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Discussing self-harm with a loved one
by Narrative. October 4th 2013, 01:18 AM

Discussing self-harm with a loved one
By Kyra (Viridian)

Self-harm is often a private matter, and letting someone in on something so personal is never easy. Feeling unsure of where to start, even when wanting to tell someone such as a family member, partner or friend is not at all unusual. Many self-harmers are afraid of telling someone for fear of them ‘freaking out’ in the case of a parent, a breakup in the case of a partner, or abandonment if it’s a friend. Here are several steps one may consider taking to help make it easier on the self-harmer and the loved one in question.

The first step one might take is figuring out what to say. Finding a balance between sharing too little and too much information is important. One might want to consider condensing their points along the way to leave out what may not be necessary. The loved one may become overwhelmed if a large amount of information is initially shared with them.

Once that's done, the next step is deciding how to say it. If nervous or afraid of talking to a loved one, writing a letter might be considerably easier than asking to talk to them. Letters have the advantage of allowing for full expression without the risk of getting too nervous halfway through a conversation. A few pros to this method include having more choice of what to write and more time to organize one's thoughts and prepare for the loved one's reaction. One might leave the letter for their loved one to find, or they might prefer to give them the letter themselves. One might also ask that the loved one give them a written response back if the thought of sitting face-to-face is too distressing. If one does not wish to write a letter, pulling the loved one aside and saying, “I have something to talk to you about when you have a moment,” is as good a first step. One advantage to this method is that when speaking face-to-face, emotions can clearly be seen. It is sometimes hard to tell how a person is feeling through words on paper, and by choosing to speak directly to the person, emotions, facial expressions, and body language are easier to express. However, it is important to make sure that it is a good time for the loved one to sit down and have the conversation; if they are stressed or busy, perhaps it is not the best time. Waiting may also allow one even more time to collect their thoughts and run through what they have decided to say.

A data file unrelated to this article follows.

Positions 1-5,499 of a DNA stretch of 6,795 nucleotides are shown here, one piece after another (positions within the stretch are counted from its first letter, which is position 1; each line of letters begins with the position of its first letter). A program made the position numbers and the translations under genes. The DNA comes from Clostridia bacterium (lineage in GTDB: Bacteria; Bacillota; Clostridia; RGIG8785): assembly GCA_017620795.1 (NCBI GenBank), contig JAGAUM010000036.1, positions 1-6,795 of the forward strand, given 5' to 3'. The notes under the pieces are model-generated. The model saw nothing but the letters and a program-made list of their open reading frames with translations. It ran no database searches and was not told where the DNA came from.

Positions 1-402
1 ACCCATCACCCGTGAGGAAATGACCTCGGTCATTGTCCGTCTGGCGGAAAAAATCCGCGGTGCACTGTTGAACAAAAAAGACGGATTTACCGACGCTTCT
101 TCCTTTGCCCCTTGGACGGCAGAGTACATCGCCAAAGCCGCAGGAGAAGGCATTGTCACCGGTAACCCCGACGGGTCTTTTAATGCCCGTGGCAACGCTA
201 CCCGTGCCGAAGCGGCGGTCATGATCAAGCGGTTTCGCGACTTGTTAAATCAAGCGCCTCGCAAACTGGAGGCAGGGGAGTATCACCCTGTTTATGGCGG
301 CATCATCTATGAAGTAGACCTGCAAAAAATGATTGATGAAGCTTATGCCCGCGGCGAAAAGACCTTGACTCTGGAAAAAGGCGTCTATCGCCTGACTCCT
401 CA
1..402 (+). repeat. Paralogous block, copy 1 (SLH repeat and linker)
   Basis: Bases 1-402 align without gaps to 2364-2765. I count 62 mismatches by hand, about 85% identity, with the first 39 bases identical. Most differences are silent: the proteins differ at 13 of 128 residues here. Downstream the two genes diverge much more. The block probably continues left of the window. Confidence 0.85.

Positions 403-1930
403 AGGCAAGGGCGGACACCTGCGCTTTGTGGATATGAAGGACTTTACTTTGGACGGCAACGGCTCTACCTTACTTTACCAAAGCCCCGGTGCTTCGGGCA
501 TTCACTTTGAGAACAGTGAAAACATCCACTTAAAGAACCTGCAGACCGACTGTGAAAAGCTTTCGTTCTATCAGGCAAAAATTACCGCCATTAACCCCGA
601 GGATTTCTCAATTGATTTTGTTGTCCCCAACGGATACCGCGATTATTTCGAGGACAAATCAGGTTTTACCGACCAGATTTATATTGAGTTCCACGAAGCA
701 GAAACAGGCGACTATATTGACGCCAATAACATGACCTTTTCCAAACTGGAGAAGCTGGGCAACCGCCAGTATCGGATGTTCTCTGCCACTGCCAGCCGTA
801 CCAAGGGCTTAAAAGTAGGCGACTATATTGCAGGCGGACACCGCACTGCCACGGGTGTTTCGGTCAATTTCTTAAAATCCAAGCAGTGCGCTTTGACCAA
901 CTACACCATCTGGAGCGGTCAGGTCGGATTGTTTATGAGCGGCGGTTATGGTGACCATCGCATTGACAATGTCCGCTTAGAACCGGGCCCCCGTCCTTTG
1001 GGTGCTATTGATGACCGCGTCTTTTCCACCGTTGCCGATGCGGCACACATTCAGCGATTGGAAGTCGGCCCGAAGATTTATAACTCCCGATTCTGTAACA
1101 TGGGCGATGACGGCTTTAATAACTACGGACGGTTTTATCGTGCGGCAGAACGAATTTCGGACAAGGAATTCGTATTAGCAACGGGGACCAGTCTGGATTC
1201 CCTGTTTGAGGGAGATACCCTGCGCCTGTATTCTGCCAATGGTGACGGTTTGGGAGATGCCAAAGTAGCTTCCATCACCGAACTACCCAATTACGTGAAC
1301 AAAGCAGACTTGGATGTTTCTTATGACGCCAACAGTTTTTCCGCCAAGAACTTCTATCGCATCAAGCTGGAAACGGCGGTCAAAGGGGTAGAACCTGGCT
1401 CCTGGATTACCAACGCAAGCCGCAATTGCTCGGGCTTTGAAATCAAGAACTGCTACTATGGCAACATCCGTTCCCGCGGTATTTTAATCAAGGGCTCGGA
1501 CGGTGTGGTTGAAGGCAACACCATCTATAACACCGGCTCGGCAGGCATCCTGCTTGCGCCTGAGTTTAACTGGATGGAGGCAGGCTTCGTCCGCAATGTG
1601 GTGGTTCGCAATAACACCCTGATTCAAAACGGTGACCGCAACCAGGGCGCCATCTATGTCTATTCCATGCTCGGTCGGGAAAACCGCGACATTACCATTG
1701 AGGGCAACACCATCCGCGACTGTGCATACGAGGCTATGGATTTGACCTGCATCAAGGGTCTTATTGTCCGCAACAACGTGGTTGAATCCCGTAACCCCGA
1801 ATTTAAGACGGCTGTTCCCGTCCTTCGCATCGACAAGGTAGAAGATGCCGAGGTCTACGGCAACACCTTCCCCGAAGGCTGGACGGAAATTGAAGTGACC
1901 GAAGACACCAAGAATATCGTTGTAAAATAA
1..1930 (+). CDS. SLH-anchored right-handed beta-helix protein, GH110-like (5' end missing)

Remain calm while communicating with the loved one. Panicking may result in things being forgotten or "second guessed", whereas if the self-harmer is calm, the atmosphere may be less tense, and the conversation may feel easier to initiate and get through. Taking deep breaths, focusing on breathing in and out and timing oneself, using 'self-talk', such as, "Everything will be alright, I am going to get through this, and so will my loved one," and thinking through everything one says before saying it are effective ways to keep oneself calm. If the loved one becomes angry or upset, and the situation starts to get heated, remaining calm will help ensure it doesn't escalate any further. On some occasions, people do not react well to being told, "Calm down, you're overreacting." Only one person can control their actions, and that is them. It is no one else's fault; their reaction is their choice. Keeping these points in mind may help one to cope with a negative reaction and how it affects them.

If a loved one is a reason for the self-harm, it may seem tempting to point the finger at them. Despite this, remember that one's actions are their own decision. There are ways to tell a loved one that their actions have had a hurtful or negative effect without laying direct blame. Constructive statements such as, “I feel like [this] when you do [this],” or “When you say [this] to me, I feel [this],” are not seen as accusatory because it doesn’t sound like the self-harmer is saying the person intended to make them feel that way. It also allows one to take ownership of the way one feels. Statements such as, “You make me feel [this],” or “You do [this] to me,” may not be received well, as the person may feel accused and get defensive, which may make it harder for them to listen. Even if the loved one is not the reason, using constructive statements throughout one's conversation may help it to run more smoothly.

Unfortunately, it is impossible to control anyone’s reaction to things that are said. The loved one may demand to see the self-harm, or confiscate the self-harming tools if any are present. Many self-harmers are uncomfortable showing their self-harm, and may not want to part with the self-harming tools they use. In this case, it may be useful to discuss setting appropriate boundaries. If the self-harmer is uncomfortable with a request or demand made by their loved one, they should communicate this with them. On the other hand, the loved one may not act this way. Many people are less judgmental than one might think, and instead will react with love and support. Most conversations do not turn out the way one fears they will. Regardless, the loved one is responsible for how they respond, whether in a positive or negative way.

It is important to be honest. It is much better to tell the truth than to tell a lie, no matter how hard it is. Letting someone in on an extremely personal part of one's life should not be expected to be easy. Breathe, stay calm, and be honest and constructive. These strategies may help make a distressing conversation easier on everyone involved. In many cases, it's important to share this sensitive information and may be helpful in the long-term, but that does not mean it is easy to do. Remember, recovery is a process that should not be rushed, but instead, taken one day at a time.
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